RALEIGH, NC, October 24, 2012 /24-7PressRelease/ -- AT&T North Carolina has announced the unveiling of its inaugural edition of "The Heritage Calendar: Celebrating the African-American Experience" as well as 16 honorees who have made a tremendous impact on the lives of African-Americans in North Carolina. The individuals will be recognized at a gala event on Wednesday, Oct. 24 at the Progress Energy Center for the Performing Arts, located at 2 E. South St. Thirteen living honorees and their families, who hail from across the state, as well as representatives for the other three honorees, plan to attend the gala celebration as honored guests. ---
Each individual profiled has inspired others, improved the state's communities and served as a key contributor in making North Carolina and the world a better place to live. They have played an invaluable role in weaving the rich tapestry that is North Carolina, and their stories are meant to inspire future generations. Resources about each honoree, developed by the North Carolina Department of Public Instruction (DPI), will accompany the printed and online versions of the calendar to serve as useful tools for education across the state.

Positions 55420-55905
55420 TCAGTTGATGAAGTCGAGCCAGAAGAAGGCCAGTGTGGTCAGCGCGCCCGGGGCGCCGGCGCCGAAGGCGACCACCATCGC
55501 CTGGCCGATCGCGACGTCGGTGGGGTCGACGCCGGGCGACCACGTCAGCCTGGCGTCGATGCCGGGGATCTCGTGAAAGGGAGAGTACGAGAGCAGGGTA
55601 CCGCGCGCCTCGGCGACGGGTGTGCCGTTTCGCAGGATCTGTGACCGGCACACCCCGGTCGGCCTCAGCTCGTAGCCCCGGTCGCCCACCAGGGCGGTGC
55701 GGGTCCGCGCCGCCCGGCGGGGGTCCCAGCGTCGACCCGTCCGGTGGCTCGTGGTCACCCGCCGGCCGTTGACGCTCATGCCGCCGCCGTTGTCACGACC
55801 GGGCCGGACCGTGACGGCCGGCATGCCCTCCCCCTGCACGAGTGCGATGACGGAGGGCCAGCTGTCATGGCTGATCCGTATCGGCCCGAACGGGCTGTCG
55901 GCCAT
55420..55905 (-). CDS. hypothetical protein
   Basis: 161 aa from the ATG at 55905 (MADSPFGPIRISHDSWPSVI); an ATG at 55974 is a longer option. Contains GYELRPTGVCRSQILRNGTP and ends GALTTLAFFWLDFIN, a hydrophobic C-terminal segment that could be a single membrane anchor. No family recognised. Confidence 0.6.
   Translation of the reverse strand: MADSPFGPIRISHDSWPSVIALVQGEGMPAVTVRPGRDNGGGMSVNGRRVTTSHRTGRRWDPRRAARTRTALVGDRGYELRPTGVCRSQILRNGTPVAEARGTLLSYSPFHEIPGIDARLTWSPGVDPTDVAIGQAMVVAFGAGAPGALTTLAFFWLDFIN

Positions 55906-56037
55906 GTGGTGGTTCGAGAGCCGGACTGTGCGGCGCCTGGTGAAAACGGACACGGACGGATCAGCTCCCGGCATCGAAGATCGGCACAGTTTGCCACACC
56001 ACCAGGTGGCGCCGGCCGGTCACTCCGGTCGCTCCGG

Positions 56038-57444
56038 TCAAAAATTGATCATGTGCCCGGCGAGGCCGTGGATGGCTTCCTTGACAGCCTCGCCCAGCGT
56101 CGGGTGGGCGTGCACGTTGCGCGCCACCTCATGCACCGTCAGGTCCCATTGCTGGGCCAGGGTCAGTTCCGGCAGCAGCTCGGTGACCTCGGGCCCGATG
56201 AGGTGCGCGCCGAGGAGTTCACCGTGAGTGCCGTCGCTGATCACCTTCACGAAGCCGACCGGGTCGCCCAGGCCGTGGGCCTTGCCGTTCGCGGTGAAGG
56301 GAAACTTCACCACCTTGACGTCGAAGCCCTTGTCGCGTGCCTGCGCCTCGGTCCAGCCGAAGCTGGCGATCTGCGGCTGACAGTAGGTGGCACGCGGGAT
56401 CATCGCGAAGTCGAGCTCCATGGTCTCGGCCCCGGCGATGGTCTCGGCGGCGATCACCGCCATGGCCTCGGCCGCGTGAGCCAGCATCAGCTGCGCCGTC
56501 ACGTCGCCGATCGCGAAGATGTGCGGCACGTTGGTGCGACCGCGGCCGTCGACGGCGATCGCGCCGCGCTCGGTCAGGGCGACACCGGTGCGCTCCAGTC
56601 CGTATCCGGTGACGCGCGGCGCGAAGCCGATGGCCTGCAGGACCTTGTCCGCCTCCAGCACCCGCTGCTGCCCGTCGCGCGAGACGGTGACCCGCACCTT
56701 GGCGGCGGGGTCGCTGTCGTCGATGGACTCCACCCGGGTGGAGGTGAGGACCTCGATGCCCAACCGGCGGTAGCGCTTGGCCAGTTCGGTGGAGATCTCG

The 2013 Heritage Calendar's recognized honorees are:
- Former Wake County Sheriff John Haywood Baker Jr. of Raleigh, who passed away in 2007, spent most of his career serving Wake County with a particular focus on its adolescent community. Baker spent 11 years in the National Football League as a defensive lineman while contributing to his community in the off-seasons as a youth counselor with the Raleigh Police Department. He later became the first African-American sheriff in North Carolina since Reconstruction and continued his efforts in serving adolescents by founding the John H. Baker Jr. Charter School in the county jail as part of an education program for imprisoned youth.
- Tom Bradshaw, former mayor and resident of Raleigh, helped lead a campaign to build Interstate 40 and the Raleigh Beltline, which made the idea of a single integrated countywide school system viable. He also developed the YMCA Achievers Program in 2003 to inspire leadership skills, entrepreneurship and perseverance in young students throughout the Triangle in order to honor the passing of his successor and the first black mayor of Raleigh, Clarence E. Lightner.
- Retired Congresswoman Eva Clayton of Raleigh bravely made her first run for Congress in 1968, at the peak of the civil rights movement. Although she was defeated, the campaign helped raise African-American voter registration to its highest level in North Carolina's history. Several years later, in 1992, Clayton became the first woman ever elected to the U.S. Congress from North Carolina, as well as the first African-American since 1901.